The plan for Operation Husky called for the amphibious assault of Sicily by two Allied armies, one landing on the south-eastern and one on the central southern coast. The amphibious assaults were to be supported by naval gunfire, as well as tactical bombing, interdiction and close air support by the combined air forces. As such, the operation required a complex command structure, incorporating land, naval and air forces. The overall commander was American General Dwight D. Eisenhower, as Commander-in-Chief (C-in-C) of all the Allied forces in North Africa. British General Sir Harold Alexander acted as his second-in-command and as the 15th Army Group commander. The American Major General Walter Bedell Smith was appointed as Eisenhower's Chief of Staff.[14] The overall Naval Force Commander was the British Admiral Sir Andrew Cunningham.

The Allied land forces were from the American, British and Canadian armies, and were structured as two task forces. The Eastern Task Force (also known as Task Force 545) was led by General Sir Bernard Montgomery and consisted of the British Eighth Army (which included the 1st Canadian Infantry Division). The Western Task Force (Task Force 343) was commanded by Lieutenant General George S. Patton and consisted of the American Seventh Army. The two task force commanders reported to Alexander as commander of the 15th Army Group.[15]

Allied leaders in the Sicilian campaign. General Dwight D. Eisenhower meets in North Africa with (foreground, left to right): Air Chief Marshal Sir Arthur Tedder, General Sir Harold Alexander, Admiral Sir Andrew Cunningham, and (top row): Mr. Harold Macmillan, Major General Walter Bedell Smith, and unidentified British officers.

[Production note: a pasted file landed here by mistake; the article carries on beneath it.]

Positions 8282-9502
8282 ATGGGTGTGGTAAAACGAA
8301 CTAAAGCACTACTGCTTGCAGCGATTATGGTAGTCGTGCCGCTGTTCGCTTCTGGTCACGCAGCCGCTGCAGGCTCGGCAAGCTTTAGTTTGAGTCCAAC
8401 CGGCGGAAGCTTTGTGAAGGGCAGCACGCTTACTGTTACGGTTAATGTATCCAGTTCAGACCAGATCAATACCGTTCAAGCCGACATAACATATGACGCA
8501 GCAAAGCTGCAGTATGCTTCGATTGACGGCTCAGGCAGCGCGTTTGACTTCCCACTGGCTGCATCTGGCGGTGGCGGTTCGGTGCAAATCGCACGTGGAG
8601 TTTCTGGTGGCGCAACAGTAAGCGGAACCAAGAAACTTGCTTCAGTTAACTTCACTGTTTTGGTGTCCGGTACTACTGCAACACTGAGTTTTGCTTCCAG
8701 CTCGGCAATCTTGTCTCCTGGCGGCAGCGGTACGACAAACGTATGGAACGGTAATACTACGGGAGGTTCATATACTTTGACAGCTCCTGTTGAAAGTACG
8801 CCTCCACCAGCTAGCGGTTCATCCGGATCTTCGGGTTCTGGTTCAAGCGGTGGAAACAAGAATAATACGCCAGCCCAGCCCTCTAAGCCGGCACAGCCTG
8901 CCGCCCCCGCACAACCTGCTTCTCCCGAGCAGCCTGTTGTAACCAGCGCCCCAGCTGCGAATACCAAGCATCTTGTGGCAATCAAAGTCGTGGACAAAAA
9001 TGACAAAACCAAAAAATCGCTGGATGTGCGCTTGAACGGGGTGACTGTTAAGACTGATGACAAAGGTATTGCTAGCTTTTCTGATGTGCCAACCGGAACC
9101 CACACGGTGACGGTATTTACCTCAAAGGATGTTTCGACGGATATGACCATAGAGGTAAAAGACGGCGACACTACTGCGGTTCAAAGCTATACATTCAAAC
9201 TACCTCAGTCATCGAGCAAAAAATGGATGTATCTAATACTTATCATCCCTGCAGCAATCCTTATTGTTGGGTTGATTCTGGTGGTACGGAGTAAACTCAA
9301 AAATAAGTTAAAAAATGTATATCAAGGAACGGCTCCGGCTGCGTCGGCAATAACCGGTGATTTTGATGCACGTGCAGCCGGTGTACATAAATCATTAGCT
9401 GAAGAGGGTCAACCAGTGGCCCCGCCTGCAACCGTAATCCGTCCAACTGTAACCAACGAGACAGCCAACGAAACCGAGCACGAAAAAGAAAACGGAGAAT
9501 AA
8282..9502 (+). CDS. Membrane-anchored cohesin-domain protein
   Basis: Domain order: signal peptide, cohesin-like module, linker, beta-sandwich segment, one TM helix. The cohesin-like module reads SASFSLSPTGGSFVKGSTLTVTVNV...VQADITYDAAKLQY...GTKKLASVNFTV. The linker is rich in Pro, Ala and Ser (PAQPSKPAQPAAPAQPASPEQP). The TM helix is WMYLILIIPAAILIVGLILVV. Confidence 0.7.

The U.S. Seventh Army consisted initially of three infantry divisions, organized under II Corps, commanded by Lieutenant General Omar Bradley. The 1st and 3rd Infantry Divisions, commanded by Major Generals Terry Allen and Lucian Truscott respectively, sailed from ports in Tunisia, while the 45th Infantry Division, under Major General Troy H. Middleton, sailed from the United States via Oran in Algeria. The 2nd Armored Division, under Major General Hugh Joseph Gaffey, also sailing from Oran, was to be a floating reserve and be fed into combat as required. On 15 July, Patton reorganized his command into two corps by creating a new Provisional Corps headquarters, commanded by his deputy army commander, Major General Geoffrey Keyes.[16]